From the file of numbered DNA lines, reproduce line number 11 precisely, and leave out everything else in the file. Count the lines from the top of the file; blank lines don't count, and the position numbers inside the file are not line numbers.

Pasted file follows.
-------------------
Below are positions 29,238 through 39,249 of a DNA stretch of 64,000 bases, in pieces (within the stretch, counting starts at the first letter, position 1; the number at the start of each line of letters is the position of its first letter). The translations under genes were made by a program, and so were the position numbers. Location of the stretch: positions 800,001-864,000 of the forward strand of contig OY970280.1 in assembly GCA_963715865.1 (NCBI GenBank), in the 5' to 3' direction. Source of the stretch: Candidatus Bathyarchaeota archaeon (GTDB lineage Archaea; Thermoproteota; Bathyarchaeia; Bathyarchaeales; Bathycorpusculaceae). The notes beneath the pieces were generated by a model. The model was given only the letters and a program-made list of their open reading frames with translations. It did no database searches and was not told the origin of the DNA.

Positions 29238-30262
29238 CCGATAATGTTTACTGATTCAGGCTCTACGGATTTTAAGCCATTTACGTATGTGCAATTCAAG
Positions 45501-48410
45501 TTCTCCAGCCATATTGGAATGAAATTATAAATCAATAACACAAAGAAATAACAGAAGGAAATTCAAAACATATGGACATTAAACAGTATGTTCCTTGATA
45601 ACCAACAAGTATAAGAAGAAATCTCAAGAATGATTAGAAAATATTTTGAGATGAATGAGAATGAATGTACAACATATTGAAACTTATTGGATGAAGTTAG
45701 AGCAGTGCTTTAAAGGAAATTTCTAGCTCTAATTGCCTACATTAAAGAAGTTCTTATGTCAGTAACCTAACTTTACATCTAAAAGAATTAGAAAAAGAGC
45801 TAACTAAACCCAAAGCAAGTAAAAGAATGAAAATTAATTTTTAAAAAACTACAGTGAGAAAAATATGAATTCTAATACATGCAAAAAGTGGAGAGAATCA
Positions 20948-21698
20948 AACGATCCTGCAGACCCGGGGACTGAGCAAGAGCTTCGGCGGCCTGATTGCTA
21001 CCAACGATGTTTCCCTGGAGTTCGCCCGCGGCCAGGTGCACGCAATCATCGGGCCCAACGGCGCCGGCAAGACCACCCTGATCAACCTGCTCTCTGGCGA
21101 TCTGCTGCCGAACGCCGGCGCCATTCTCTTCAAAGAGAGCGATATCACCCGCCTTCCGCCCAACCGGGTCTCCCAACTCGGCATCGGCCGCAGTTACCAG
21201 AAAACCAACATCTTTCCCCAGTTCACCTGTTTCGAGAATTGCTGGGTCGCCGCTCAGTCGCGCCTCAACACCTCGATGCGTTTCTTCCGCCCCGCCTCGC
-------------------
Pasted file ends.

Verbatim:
21001 CCAACGATGTTTCCCTGGAGTTCGCCCGCGGCCAGGTGCACGCAATCATCGGGCCCAACGGCGCCGGCAAGACCACCCTGATCAACCTGCTCTCTGGCGA